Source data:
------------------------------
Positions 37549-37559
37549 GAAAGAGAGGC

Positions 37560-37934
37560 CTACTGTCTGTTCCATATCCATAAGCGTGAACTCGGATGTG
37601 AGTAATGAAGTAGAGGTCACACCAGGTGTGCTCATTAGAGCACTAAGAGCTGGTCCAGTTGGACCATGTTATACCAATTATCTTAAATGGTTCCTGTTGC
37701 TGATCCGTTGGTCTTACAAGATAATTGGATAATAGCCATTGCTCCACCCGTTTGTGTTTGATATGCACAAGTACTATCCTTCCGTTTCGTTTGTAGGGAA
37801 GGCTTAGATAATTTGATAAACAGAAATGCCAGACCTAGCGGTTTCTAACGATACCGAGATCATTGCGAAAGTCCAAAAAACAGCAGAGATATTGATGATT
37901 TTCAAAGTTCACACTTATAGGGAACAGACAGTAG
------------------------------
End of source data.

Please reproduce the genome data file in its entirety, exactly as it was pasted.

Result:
Positions 37549-37559
37549 GAAAGAGAGGC

Positions 37560-37934
37560 CTACTGTCTGTTCCATATCCATAAGCGTGAACTCGGATGTG
37601 AGTAATGAAGTAGAGGTCACACCAGGTGTGCTCATTAGAGCACTAAGAGCTGGTCCAGTTGGACCATGTTATACCAATTATCTTAAATGGTTCCTGTTGC
37701 TGATCCGTTGGTCTTACAAGATAATTGGATAATAGCCATTGCTCCACCCGTTTGTGTTTGATATGCACAAGTACTATCCTTCCGTTTCGTTTGTAGGGAA
37801 GGCTTAGATAATTTGATAAACAGAAATGCCAGACCTAGCGGTTTCTAACGATACCGAGATCATTGCGAAAGTCCAAAAAACAGCAGAGATATTGATGATT
37901 TTCAAAGTTCACACTTATAGGGAACAGACAGTAG